26 October 2012

Developments published this week confirm the British Government’s commitment to reducing the costs of the civil service.  

The Guardian has posted a schedule identifying staff reductions in most of the 118 central government agencies. The civil service has shrunk by 12% since 2010, with 34,621 jobs lost in the last 12 months. 

Restructuring the Border Agency with an 18% downsizing,  removed 8000 positions. “…The worst-hit departments in the last year are the Department for Work and Pensions, with 10.7% cut from 109,440 to 99,960; the Ministry of Defence, with a cut of 10% from 61,750 to 53,370 jobs. Even the Treasury is not immune, down from 1,330 to 1,070, a cut of 17%.”

The Public Service Pension Bill soon to be introduced will reduce the value of retirement benefits for civil servants.  The retirement age will be increased and the basis for the defined benefit pension scheme will change from final salary to career average earnings. Civil servants will have to make larger contributions than at present.

Although the revised superannuation rates are calculated to be “more valuable” than private sector schemes, they will reduce from the current benefit of 23% of the member’s salary at retirement to 15% when the reforms come into effect. Apparently about 85% of public sector employees in the UK are members of defined benefit superannuation schemes, while only 5% of the private sector is in a defined benefit scheme.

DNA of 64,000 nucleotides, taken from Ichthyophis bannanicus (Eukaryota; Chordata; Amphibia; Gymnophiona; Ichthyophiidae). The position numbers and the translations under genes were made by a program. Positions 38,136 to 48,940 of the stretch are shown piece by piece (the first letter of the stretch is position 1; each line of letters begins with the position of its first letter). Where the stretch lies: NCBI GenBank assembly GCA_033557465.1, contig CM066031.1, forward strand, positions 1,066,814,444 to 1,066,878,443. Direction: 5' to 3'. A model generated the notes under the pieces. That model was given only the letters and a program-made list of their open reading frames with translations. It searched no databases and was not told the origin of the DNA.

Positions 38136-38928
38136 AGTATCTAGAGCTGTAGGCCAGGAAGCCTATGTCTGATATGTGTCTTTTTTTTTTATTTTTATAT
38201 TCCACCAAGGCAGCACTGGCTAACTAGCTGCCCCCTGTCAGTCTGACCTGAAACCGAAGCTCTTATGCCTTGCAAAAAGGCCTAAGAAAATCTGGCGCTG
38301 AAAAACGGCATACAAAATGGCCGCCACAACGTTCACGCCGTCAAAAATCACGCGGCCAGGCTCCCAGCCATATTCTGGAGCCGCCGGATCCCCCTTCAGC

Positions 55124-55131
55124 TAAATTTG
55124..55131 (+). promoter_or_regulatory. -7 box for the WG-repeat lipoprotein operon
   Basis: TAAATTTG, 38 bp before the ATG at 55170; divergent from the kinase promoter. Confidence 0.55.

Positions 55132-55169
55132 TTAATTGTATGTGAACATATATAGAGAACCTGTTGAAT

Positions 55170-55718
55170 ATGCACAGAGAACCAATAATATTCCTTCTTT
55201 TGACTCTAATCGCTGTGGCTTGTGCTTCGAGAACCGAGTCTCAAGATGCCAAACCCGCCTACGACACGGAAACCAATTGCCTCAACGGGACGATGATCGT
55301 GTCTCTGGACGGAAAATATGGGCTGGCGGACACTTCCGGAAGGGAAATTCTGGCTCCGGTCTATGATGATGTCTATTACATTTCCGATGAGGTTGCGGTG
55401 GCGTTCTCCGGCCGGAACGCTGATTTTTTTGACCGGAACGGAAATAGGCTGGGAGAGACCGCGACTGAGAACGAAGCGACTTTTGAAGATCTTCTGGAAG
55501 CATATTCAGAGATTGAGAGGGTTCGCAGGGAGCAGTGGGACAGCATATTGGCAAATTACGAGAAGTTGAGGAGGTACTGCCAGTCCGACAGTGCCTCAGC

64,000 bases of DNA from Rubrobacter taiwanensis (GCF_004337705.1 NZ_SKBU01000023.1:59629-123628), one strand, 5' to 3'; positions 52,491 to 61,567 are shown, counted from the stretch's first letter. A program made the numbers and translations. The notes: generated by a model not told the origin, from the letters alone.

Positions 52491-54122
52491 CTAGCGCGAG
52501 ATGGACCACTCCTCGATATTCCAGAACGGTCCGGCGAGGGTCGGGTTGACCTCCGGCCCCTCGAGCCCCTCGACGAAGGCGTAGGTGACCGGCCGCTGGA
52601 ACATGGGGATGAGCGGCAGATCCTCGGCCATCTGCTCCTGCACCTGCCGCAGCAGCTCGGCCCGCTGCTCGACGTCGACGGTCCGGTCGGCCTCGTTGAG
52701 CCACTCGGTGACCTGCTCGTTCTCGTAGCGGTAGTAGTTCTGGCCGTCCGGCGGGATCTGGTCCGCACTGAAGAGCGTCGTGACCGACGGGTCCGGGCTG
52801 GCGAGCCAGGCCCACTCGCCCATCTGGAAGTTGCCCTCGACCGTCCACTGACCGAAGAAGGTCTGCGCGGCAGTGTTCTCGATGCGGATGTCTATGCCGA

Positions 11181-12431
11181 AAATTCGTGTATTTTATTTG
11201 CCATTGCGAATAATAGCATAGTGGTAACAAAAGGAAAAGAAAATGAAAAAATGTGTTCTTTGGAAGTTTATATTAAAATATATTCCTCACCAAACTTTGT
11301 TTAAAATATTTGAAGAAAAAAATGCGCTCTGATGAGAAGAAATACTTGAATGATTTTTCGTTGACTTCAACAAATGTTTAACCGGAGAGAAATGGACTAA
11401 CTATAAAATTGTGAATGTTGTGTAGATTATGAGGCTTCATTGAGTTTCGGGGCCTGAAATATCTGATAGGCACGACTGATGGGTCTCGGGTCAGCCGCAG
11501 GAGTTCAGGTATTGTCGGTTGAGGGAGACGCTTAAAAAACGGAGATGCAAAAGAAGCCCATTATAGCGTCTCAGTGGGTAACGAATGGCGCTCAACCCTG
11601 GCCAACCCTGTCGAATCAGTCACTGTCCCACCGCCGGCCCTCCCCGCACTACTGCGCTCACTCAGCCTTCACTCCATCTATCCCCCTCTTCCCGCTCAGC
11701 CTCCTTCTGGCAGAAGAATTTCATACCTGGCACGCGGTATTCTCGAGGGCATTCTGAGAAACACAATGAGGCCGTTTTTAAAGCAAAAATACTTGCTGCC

In New Zealand there are 13,000 contributing members of the Government Superannuation Fund  (closed to new members for 20 years) which is a defined benefit scheme ( based on the average salary over the last five years of service). There are 44000  members drawing annuities.  Most public servants are Kiwi Saver members with the same benefits as any private sector contributor. 

The 2012 Human Resource Capability survey released by the State Services Commission this week shows FTE staff numbers in the New Zealand public service dropped in the last year by 350  to 43,345 ( 0.6% compared with nearly 10% in Britain). There were 764 public servants made redundant during the year (down from 882 in 2011), with the average redundancy payment of $50,650.